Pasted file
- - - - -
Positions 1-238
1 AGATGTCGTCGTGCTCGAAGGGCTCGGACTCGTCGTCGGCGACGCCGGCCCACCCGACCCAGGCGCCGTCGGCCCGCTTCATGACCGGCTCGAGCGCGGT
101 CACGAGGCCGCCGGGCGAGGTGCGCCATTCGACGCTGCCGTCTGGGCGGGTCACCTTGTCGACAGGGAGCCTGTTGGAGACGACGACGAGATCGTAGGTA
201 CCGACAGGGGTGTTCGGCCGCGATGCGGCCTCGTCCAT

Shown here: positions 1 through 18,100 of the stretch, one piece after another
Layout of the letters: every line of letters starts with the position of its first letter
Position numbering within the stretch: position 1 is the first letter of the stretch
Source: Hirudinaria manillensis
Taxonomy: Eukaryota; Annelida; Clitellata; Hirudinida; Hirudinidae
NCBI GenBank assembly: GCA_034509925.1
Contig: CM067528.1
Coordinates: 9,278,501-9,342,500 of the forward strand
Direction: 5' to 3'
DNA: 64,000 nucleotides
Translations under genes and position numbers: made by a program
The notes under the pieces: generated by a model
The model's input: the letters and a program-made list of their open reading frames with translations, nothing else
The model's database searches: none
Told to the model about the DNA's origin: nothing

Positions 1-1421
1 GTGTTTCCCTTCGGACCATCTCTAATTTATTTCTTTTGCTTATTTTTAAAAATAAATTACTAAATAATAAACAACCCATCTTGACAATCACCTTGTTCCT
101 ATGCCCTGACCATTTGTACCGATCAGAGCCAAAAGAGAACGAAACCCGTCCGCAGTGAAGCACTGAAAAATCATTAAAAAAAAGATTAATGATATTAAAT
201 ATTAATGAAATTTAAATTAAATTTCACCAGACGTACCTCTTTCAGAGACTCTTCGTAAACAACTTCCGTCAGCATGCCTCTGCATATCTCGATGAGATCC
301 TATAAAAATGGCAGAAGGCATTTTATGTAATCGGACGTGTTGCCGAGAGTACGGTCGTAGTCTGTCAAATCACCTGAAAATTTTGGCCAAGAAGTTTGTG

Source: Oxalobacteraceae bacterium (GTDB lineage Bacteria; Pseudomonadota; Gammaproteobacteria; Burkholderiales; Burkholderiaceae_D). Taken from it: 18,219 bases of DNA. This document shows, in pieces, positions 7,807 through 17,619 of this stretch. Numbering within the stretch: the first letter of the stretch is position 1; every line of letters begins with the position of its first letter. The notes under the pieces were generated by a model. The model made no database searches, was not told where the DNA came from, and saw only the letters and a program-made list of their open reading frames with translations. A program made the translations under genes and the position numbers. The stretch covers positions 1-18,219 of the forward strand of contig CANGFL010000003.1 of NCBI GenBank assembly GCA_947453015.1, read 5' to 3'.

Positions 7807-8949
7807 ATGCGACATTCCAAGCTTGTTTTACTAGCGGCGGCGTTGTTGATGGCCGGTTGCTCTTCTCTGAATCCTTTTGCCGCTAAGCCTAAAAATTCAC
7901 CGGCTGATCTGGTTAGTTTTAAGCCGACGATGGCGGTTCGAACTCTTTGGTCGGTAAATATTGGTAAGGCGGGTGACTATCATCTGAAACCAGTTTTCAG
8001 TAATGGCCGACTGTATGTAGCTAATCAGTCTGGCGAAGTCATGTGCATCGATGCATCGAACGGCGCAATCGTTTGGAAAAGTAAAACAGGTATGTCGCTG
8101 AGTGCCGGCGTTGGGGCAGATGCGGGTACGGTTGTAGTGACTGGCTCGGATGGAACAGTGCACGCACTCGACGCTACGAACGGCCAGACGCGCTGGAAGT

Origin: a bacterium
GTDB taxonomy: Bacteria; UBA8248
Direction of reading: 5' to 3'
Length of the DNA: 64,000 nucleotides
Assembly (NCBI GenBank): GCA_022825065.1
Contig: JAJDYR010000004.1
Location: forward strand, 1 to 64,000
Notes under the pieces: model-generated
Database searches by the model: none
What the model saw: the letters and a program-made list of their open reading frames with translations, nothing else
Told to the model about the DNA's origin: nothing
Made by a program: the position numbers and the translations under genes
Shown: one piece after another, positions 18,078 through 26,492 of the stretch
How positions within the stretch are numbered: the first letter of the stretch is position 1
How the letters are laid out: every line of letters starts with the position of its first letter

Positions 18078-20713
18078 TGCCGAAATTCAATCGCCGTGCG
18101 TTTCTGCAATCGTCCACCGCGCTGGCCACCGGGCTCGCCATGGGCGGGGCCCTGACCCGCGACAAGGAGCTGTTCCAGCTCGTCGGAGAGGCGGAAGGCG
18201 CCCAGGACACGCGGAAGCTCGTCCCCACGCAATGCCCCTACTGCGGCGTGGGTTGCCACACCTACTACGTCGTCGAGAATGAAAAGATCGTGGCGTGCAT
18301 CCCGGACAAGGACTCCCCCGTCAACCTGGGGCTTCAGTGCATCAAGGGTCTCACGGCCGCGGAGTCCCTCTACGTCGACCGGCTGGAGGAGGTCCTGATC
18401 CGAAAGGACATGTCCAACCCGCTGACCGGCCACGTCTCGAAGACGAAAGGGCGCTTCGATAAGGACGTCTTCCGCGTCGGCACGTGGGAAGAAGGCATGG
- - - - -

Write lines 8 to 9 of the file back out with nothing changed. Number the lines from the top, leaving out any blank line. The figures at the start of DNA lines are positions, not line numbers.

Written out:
Source: Hirudinaria manillensis
Taxonomy: Eukaryota; Annelida; Clitellata; Hirudinida; Hirudinidae